Export to your Reference Manger

Please Copy & Paste
Bibtex-Export
Endnote-Export

Page views

this month7
total267

Downloads

this month0
total30

       

Coordinating procedural and conceptual knowledge to make sense of word equations: understanding the complexity of a ‘simple’ chemical task at the learner’s resolution

[journal article]

Taber, Keith Stephen; Bricheno, Pat

fulltextDownloadDownload full text

(590 KByte)

Citation Suggestion

Please use the following Persistent Identifier (PID) to cite this document:http://nbn-resolving.de/urn:nbn:de:0168-ssoar-134572

Further Details
Abstract This paper discusses the conceptual demands of an apparently straightforward task set to secondary level students – completing chemical word equations with a single omitted term. Chemical equations are of considerable importance in chemistry, and school students are expected to learn to be able to write and interpret them. However, it is recognized that many students find them challenging. The present paper explores students’ accounts of their attempts to identify the missing terms, to illuminate why working with chemical word equations is so challenging from the learner’s perspective. 300 secondary age students responded to a 5-item exercise based on chemicals and types of reactions commonly met at school level. For each item they were asked to identify the missing term in a word equation, and explain their answers. This provided a database containing more than a thousand student accounts of their rationales. Analysis of the data led to the identification of seven main classes of strategy used to answer the questions. Most approaches required the coordination of chemical knowledge at several different levels for a successful outcome; and there was much evidence both for correct answers based on flawed chemical thinking, and appropriate chemical thinking being insufficient to lead to the correct answer. It is suggested that the model reported here should be tested by more in-depth methods, but could help chemistry teachers appreciate learners’ difficulties and so offer them explicit support in selection and application of strategies when working with chemical equations.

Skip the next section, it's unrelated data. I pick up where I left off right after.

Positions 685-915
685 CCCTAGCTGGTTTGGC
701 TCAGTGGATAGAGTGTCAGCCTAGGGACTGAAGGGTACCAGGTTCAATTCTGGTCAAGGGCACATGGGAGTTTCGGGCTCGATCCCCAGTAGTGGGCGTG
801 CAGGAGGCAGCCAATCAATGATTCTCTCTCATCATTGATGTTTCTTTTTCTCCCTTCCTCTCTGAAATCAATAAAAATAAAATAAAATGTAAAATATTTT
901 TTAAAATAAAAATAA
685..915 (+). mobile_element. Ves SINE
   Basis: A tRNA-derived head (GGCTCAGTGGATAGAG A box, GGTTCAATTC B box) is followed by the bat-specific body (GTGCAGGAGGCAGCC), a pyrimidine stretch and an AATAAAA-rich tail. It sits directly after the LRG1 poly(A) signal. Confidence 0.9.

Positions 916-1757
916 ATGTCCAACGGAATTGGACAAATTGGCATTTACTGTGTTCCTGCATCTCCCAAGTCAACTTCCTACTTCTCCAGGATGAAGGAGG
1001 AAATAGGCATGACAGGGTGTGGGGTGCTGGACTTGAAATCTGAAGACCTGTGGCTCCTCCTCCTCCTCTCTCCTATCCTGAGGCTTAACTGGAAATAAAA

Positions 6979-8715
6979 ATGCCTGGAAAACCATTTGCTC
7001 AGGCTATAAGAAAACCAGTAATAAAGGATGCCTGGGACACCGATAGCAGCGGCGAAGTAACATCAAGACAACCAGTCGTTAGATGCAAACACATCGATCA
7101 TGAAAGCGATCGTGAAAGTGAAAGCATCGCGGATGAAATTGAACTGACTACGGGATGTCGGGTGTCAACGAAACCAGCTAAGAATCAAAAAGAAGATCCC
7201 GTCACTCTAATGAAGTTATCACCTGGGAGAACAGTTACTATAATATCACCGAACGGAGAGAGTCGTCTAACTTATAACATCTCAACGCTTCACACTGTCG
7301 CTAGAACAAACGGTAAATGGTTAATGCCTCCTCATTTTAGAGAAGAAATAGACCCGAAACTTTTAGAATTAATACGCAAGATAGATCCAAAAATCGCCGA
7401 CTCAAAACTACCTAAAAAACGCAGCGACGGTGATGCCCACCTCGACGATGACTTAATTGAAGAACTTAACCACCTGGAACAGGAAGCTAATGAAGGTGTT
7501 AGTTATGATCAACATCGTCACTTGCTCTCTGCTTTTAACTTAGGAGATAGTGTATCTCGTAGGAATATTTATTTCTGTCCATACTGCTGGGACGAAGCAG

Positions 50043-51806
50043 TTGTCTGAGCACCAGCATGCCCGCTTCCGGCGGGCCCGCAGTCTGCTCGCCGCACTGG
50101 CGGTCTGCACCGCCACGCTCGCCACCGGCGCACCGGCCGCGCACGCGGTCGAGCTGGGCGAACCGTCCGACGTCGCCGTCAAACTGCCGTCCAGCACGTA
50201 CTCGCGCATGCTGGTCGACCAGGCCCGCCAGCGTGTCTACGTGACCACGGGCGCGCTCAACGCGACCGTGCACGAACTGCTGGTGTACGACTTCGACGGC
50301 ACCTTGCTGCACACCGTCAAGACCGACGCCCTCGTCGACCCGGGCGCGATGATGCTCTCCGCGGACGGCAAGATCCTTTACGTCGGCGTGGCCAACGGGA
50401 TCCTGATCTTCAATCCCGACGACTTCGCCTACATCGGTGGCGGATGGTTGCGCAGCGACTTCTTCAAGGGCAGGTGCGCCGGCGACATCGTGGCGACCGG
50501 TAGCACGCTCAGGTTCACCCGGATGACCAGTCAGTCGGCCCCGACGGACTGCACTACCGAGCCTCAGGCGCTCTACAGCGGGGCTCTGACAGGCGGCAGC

Classification Sociology of Education; Secondary Education Sector Upper Level; Curriculum, Teaching, Didactics
Document language English
Publication Year 2009
Page/Pages p. 2021-2055
Journal International Journal of Science Education, 31 (2009) 15
DOI http://dx.doi.org/10.1080/09500690802326243
Status Postprint; reviewed
Licence PEER Licence Agreement (applicable only to documents from PEER project)
top